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Evolving threat

Monkeypox, a rare viral disease, occurs primarily in tropical rainforest areas of Central and West Africa, though it has occasionally spread to other regions.

Statesman News Service | New Delhi |

Though swathes of Africa have been afflicted by the latest scourge, so to speak, it is mildly reassuring to learn from the World Health Organisation (WHO) that monkey pox is yet to assume the form of a global emergency. The WHO chief, Tedros Adhanom Ghebreysus, hastened to add that “intense response efforts” are needed to control its further spread. Sunday’s announcement comes two days after the WHO chief convened an emergency committee on the disease under the International Health Regulations (IHR) to address what he called the “rising caseload”.

Deeply concerned about the monkeypox outbreak, which represents a serious, evolving threat, “I convened an Emergency Committee. The experts advised that it currently doesn’t constitute a Public Health Emergency of International Concern.” The WHO Director-General has concurred with the advice offered by the IHR Emergency Committee regarding the multi-country monkeypox outbreak and that at present it does not determine “the event constitutes a Public Health Emergency of International Concern,” the UN agency said in a statement. The public health declaration is the highest level of global alert, which currently applies only to the Covid-19 pandemic and polio.

Monkeypox, a rare viral disease, occurs primarily in tropical rainforest areas of Central and West Africa, though it has occasionally spread to other regions. Since May, more than 3,000 cases have emerged in 47 countries, many of which had never previously reported the disease. The highest numbers are currently in Europe, and most cases are among men who have sex with men. There have been few hospitalisations till date and one death. “The committee unanimously acknowledged the emergency nature of the outbreak and that controlling further spread requires intense response efforts,” the statement said. Members have also recommended that the situation should be closely monitored and reviewed after a few weeks.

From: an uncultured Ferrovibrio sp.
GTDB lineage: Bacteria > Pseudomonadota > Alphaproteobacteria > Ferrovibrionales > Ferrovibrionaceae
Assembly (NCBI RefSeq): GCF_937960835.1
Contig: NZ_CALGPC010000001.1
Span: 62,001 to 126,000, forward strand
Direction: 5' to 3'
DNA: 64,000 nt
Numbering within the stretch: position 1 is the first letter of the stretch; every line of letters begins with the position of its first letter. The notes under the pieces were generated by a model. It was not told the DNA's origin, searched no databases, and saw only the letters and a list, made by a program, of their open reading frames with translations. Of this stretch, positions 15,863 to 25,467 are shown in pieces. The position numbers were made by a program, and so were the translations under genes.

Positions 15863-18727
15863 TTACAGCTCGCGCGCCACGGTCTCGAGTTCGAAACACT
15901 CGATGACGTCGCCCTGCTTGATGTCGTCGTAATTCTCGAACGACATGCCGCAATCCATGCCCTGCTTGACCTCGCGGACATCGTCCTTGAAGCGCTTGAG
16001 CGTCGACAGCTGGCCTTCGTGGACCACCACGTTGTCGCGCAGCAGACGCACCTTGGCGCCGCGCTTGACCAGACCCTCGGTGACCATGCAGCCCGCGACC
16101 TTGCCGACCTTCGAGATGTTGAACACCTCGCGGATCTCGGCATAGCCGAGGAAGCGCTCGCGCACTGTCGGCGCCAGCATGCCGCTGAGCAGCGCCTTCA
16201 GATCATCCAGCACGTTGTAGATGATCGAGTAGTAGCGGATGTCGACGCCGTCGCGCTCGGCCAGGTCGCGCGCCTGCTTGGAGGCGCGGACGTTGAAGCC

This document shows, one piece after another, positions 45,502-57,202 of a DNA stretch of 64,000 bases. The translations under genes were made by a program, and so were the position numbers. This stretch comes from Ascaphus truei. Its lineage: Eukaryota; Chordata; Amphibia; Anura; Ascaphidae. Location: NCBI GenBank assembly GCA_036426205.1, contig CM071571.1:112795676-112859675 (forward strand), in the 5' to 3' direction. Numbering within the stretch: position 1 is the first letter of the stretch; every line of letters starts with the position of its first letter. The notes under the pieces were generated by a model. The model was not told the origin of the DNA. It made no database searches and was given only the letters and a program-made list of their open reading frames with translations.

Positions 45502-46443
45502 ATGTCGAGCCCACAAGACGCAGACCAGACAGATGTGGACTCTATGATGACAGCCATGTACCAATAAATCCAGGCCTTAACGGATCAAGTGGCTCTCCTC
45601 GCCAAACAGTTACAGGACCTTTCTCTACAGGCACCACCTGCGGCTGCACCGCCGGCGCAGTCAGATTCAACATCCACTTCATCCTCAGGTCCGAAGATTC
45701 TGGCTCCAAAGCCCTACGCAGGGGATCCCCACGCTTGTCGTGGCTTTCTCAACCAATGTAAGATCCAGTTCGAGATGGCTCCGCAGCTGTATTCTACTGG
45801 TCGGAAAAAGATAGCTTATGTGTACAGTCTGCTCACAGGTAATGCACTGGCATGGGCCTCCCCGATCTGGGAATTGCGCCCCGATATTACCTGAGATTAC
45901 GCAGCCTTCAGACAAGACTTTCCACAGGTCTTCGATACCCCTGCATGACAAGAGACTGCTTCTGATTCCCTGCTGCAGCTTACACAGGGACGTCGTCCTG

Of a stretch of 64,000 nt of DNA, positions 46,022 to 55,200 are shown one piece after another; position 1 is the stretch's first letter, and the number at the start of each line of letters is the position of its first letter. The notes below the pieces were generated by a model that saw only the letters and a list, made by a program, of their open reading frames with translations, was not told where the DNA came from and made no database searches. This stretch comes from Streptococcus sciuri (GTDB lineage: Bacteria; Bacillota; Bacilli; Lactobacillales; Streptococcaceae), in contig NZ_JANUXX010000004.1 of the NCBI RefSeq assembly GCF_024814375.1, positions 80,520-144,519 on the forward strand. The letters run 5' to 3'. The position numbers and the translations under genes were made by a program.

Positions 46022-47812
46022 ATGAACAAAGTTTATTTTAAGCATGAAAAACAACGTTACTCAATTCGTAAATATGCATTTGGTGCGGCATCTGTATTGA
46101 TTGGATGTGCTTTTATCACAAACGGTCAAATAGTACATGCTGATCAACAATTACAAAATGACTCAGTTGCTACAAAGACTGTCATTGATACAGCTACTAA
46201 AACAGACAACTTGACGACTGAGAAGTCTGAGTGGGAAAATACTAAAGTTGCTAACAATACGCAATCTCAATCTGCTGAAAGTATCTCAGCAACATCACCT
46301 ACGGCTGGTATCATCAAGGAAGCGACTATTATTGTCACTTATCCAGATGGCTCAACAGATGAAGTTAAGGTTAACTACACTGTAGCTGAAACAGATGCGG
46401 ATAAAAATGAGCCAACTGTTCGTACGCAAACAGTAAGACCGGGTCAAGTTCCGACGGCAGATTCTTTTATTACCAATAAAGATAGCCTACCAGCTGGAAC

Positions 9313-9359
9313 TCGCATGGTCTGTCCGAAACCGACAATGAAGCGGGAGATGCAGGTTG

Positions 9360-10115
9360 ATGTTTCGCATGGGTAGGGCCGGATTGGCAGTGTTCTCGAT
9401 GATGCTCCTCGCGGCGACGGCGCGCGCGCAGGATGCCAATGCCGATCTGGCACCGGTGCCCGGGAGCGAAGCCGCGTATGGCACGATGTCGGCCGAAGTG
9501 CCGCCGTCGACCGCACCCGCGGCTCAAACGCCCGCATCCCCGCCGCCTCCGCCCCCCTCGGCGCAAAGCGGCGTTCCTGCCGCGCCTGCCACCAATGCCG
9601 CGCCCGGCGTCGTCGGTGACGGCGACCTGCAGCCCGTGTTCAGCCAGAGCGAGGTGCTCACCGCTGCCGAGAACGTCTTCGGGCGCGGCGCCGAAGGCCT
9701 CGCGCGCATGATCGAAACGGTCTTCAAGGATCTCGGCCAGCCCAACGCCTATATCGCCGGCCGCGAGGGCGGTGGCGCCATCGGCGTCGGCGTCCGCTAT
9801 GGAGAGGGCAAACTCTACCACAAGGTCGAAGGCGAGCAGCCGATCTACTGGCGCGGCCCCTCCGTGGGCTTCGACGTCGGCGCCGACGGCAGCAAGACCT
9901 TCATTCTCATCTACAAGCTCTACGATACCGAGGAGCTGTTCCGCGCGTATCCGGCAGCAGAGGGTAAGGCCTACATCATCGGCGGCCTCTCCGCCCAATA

Conditions that could prompt re-assessment include evidence of an increased growth rate in cases over the next 21 days, occurrence of cases among sex workers, significant spread to and within additional countries, and rising caseloads among vulnerable groups such as persons with poorly controlled HIV infection, pregnant women, and children. Other situations mentioned include evidence of reverse spillover to the animal population, or significant change in the viral genome. In a statement, Tedros said he is deeply concerned by the spread of the disease, and that both he and WHO are following the evolving threat very closely.

“What makes the current outbreak especially concerning is the rapid, continuing spread into new countries and regions and the risk of further, sustained transmission into vulnerable populations including people who are immunocompromised, pregnant women and children,” he said. A health crisis is an extraordinary event, one that requires a globally managed response. The assessment of Tedros has come not a day too soon. The world must reflect.